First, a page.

In May of 2012, the way I—and many other scientists—understood mountain lions changed forever. Data collected from F57, an adult female puma we’d captured just the month before, revealed that she’d been in the same place for two full days—behavior typically indicative of having made a kill. When new data conveyed that another adult female puma, F109, was within 500 m of F57, I rushed out to set motion-triggered cameras over the massive elk carcass we discovered on location.
Some days later, I retrieved the cameras and reviewed the video footage in our office with anticipation. The data from F109’s collar indicated that she’d visited the kill and spent some time there—would the footage confirm it? I slowly clicked through each video, hopeful but aware that capturing an interaction between mountain lions on film would be like catching smoke in my bare hands. But at precisely 11:35 pm on May 5th (the day I set the camera), F57 trotted into frame under cover of darkness. She quickly backtracked and hissed loudly in the direction from which she’d come. F109 emerged on screen, walking stiff-legged and tall; F57 snarled and retreated slightly. F109 followed, closing the distance between them from ten yards to two. F57 instantly rolled onto her back; her four clawed feet aimed at the interloper. F109 hissed quietly, and then turned her head to the side, communicating mild submission. Then the video ended. I sat alone in stunned silence, my hand still on the mouse. And then I shot my arms above my head, and yelled “YES” at the ceiling, as thrilled and surprised as if I’d just won the World Cup. Because in mountain lion biology, I had.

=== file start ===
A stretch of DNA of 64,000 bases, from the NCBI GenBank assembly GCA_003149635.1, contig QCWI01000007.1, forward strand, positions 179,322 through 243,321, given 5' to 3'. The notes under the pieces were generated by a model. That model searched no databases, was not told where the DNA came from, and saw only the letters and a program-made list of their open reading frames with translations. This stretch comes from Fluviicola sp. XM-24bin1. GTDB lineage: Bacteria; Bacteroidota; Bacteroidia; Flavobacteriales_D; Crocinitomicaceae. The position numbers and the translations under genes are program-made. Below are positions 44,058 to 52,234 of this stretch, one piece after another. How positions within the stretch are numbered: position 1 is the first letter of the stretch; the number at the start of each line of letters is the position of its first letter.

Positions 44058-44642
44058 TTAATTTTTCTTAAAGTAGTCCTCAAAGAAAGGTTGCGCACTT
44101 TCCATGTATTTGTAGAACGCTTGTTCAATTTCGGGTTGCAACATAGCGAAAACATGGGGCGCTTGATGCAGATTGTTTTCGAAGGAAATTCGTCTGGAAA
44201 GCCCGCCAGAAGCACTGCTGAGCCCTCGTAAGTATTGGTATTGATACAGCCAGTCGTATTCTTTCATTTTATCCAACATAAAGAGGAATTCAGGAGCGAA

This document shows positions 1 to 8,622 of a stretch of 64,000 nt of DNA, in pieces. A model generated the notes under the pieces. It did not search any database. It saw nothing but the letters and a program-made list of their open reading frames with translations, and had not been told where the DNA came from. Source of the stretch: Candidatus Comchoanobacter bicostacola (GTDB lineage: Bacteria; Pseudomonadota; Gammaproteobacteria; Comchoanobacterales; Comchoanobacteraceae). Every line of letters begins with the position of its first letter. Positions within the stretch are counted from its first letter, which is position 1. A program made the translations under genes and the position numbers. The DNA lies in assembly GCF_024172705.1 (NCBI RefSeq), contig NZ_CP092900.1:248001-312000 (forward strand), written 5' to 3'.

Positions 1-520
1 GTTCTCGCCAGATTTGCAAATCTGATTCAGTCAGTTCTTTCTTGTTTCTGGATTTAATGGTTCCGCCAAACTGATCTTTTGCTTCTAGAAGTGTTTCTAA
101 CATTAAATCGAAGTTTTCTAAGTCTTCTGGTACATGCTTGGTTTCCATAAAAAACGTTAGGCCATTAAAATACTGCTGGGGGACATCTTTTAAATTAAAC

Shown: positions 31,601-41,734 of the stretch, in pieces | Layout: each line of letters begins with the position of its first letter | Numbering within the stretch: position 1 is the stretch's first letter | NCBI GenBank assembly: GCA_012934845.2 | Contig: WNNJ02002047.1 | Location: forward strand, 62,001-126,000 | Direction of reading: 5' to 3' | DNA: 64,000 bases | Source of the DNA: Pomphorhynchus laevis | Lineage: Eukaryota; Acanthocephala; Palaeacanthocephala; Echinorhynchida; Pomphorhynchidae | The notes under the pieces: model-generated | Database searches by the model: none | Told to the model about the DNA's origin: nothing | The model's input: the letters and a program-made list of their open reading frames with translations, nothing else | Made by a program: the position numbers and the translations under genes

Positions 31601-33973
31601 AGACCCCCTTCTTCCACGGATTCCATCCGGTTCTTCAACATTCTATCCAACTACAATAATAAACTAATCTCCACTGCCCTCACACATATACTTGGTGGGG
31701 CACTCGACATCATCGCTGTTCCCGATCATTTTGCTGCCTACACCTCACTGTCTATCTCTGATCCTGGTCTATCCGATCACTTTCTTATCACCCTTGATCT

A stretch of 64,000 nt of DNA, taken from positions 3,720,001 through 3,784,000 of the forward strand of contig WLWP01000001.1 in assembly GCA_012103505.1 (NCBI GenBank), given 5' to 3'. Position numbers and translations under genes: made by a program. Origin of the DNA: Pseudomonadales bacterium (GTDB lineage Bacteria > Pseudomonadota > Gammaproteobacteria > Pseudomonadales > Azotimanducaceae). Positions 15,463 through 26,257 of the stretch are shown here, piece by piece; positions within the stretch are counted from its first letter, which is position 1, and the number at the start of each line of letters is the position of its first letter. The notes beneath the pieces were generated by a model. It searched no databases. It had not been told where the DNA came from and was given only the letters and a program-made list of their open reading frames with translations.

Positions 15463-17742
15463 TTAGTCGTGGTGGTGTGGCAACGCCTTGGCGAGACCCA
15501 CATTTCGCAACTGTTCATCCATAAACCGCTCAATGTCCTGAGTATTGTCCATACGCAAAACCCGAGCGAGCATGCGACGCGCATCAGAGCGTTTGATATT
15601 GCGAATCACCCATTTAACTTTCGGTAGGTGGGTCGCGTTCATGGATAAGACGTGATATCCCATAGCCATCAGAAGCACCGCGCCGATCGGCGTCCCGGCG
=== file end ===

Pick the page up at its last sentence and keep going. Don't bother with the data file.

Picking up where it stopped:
Pumas are solitary carnivores, and in fact every wild cat, big or small, is considered solitary, except two: African lions, which form great family prides, and cheetahs, which sometimes form male coalitions that work together to hunt, court females, and defend territory. Ecology has a particular definition for “solitary” when referring to wildlife; Solitary species do not cooperatively raise young, forage, mate, or defend resources from competitors or predators. Solitary carnivores are expected to interact infrequently, and researchers expect these rare interactions to be about courtship or territorial disputes. Everything I’ve ever read about pumas would suggest that F57 and F109 should have avoided each other—but they didn’t. So perhaps I’d caught something odd and out of place in mountain lion society?
Not the case, as you can read in a new article just published in Current Zoology. Between May 2012 and March 2015, we documented a total of 118 interactions among 12 pumas and captured half of them on film. 11 of the filmed interactions included courtship behaviors (see below). We found that pumas interacted 5.5 times as often between December and May as they did between June and November, which makes sense given massive elk aggregations during the winter months and breeding activity among pumas from late winter through spring.
In 1989, Sandell emphasized that solitary is not the same as asocial, and that all solitary wild cats are social to some degree. Researchers studying primates define solitary primates as those that look for food alone but still maintain social relationships; the same insights are applicable to wild cats. While the frequency of puma interaction we documented is unprecedented and sheds new light on the social behavior of these big cats, it is not enough to challenge their status as a solitary species; all evidence so far indicates that pumas (and most wild cat species) hunt alone.
This research is the first in a series of papers Panthera’s Teton Cougar Project is publishing on the social behaviors of pumas—the next explores patterns of social interactions and attempts to explain why mountain lions interact the way they do. Stay tuned!